Apparently when Iceland’s economy bit it in 2008, their krona lost about 60% of its value. It has yet to recover, causing the country to fall in favor as far as foreign investors go.
To solve this, Iceland is looking outside its borders for solutions; namely, replacing the broken krona with a more stable foreign currency. The currency of choice? Canada’s!
First of all, there are way too many currency-related puns that can come out of this.
I mean, I’ll be Franc…is Iceland’s Yen for Canadian currency Loonie, or do they just have a Nakfa creating close relationships with other northern countries? Even if that’s the case, adopting another country’s currency could present a Rial problem. But assuming that Iceland goes into this with all their heart and Sol, perhaps there won’t be any major issues.
Second of all…another country with a Loonie? But Loonies are so…Canadian! What’s next, geyser-adjacent Tim Hortons? Shark-infused poutine? Rapid acquisition of excess “eh”’s in Icelandic speech?
Interesting stuff. We’ll have to stay updated to see if Canada allows its Loonie to migrate to Iceland.
(HA, get it?)
So it turns out Canada’s smarter than us and is going to start phasing out their penny. According to Time, the Canadian government released its 2012 budget without any money allotted for penny creation. Which is a smart thing to do, seeing as how a single Canadian penny costs 1.6 cents to produce (a US penny costs even more—2.4 cents).
Canada is slated to stop producing pennies this month, and while products will still be charged to the cent when debit or credit cards are used, the government is suggesting that retailers round their prices to the nearest nickel (which could have interesting consequences…imagine the guides that’ll pop up telling people what things are cheaper to buy using debit/credit and which are cheaper using cash).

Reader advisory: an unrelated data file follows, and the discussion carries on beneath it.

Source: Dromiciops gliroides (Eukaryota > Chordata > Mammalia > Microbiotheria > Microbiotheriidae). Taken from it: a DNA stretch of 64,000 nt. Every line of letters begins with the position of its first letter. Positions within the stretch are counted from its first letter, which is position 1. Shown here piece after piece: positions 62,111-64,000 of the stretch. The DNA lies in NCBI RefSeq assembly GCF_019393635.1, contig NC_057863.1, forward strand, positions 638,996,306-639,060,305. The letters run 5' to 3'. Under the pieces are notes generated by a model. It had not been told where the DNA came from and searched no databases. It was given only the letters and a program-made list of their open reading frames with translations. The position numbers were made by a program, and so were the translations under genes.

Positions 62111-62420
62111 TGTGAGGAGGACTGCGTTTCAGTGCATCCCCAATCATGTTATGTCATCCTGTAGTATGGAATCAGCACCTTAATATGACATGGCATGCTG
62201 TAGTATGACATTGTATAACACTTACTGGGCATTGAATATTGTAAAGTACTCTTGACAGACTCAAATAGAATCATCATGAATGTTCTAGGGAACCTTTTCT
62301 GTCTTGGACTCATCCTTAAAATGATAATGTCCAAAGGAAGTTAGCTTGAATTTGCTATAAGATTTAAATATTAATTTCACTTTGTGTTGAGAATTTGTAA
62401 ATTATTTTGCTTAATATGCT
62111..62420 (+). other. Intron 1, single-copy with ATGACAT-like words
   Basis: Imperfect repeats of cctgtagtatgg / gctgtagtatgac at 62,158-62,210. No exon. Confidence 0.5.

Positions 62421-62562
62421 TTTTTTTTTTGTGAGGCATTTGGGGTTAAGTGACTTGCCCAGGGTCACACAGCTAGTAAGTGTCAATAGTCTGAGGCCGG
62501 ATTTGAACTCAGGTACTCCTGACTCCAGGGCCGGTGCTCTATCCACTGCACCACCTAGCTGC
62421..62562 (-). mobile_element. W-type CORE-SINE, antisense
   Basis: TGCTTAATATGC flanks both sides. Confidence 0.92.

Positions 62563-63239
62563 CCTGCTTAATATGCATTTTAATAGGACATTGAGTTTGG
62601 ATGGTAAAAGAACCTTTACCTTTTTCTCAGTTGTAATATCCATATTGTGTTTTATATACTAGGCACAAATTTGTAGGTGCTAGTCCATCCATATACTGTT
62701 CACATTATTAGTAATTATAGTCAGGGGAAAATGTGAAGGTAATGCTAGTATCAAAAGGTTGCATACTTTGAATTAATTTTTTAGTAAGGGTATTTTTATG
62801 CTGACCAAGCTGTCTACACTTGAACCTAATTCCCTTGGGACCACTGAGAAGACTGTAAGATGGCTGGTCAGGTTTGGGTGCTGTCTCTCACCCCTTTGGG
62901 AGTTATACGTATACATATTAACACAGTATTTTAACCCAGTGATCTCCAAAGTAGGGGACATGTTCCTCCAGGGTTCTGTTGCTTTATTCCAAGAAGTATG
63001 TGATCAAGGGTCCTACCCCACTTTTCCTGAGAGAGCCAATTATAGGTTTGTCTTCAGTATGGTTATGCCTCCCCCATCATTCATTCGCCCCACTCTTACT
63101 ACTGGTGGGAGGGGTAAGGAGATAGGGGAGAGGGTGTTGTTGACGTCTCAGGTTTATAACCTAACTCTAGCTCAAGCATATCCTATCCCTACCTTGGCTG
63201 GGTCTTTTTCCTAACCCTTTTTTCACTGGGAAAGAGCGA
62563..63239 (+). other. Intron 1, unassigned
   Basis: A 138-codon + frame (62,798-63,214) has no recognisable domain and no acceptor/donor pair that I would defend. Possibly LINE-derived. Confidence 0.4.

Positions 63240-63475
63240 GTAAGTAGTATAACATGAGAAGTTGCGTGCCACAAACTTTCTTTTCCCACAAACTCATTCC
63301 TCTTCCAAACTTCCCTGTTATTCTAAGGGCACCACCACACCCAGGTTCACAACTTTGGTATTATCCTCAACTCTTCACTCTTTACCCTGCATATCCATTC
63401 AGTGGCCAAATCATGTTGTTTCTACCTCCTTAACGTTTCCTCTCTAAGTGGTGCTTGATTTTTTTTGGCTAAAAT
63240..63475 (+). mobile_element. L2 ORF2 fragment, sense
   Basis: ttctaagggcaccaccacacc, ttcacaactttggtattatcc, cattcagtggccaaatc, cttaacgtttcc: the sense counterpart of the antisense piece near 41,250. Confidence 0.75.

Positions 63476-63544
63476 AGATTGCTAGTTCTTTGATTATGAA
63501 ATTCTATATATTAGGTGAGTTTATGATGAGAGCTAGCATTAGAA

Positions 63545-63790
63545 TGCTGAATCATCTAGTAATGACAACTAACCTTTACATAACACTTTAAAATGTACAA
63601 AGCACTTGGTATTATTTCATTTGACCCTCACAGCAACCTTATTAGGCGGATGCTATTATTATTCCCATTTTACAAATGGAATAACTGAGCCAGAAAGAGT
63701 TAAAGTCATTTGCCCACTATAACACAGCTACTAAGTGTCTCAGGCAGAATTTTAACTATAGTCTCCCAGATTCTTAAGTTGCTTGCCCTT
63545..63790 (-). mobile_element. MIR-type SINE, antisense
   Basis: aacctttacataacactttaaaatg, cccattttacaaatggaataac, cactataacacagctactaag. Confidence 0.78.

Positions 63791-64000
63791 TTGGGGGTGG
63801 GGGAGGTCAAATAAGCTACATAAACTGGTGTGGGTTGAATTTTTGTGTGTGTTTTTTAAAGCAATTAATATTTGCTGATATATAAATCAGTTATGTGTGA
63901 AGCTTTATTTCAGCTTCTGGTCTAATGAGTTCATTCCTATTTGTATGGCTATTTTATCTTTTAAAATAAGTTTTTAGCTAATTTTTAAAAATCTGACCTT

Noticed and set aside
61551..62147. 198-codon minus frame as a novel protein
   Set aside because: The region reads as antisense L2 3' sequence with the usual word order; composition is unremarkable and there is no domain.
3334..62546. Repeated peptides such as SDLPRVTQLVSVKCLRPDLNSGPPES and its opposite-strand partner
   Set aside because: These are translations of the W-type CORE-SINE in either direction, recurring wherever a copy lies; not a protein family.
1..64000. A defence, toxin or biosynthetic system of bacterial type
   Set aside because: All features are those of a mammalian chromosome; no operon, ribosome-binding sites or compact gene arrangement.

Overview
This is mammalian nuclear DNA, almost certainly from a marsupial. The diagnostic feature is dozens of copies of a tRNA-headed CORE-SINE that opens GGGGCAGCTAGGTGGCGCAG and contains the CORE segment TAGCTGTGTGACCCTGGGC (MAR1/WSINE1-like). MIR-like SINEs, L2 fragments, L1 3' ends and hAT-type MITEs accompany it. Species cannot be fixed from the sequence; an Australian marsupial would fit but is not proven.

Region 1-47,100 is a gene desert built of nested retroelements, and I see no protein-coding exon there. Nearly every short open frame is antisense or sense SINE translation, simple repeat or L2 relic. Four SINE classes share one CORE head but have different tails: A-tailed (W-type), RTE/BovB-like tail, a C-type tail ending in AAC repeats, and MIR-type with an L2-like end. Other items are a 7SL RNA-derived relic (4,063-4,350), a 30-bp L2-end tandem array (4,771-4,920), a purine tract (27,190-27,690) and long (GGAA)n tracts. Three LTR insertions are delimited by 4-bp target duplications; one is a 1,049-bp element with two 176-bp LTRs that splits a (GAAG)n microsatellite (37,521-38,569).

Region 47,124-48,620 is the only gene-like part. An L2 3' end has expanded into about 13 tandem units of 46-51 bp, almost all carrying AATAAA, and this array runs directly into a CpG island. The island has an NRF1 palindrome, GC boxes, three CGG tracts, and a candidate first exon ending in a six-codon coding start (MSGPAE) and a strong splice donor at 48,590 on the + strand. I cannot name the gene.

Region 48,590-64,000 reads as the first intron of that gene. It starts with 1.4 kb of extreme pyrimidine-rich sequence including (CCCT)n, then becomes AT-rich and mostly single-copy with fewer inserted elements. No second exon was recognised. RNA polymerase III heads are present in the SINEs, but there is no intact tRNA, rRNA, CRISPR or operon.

Anyway, I thought this was pretty interesting news. It makes me think about Canada’s switch from paper $1 and $2 to coin versions. Are the coins cheaper to produce than the bills? Also, were the bills called loonies and toonies, or is that just the coins? I don’t remember if the bills had loons on them. SO MANY QUESTIONS, CANADA, JEEZ.
When I was a kid and still going over to my dad’s place on the weekends, we’d often watch his old VHS tapes of the Rocky & Bullwinkle show. One component of the show that (for whatever reason) was brought to the forefront of my memory today was the old Dudley Do-Right segments.
The humor of these must have just gone completely over my head as a kid, but as I’m typing this now I’ve got this one playing in the background and I’m laughing like crazy.
Here are two others:
“We’ve destroyed more bridges than a near-sighted dentist!” Hahahaha.
Things that are surprisingly easy to do:
- Withdraw from a Canadian university for medical reasons.
- Hire a company to pack all your apartment’s crap and haul it across the country for you.
- Love Coldplay’s new song Paradise. OH MY GOODNESS SO MUCH LOVE FIVE STARS FIVE STARS FIVE STARS.
Things that are surprisingly difficult to do:
- Cancel your Canadian credit card.
- Transfer Canadian funds to a US account.
- Terminate a Canadian cell phone contract.
- Send medical info from the US to Canada.
- Figure out how much money you’re getting for being a TA for part of a month.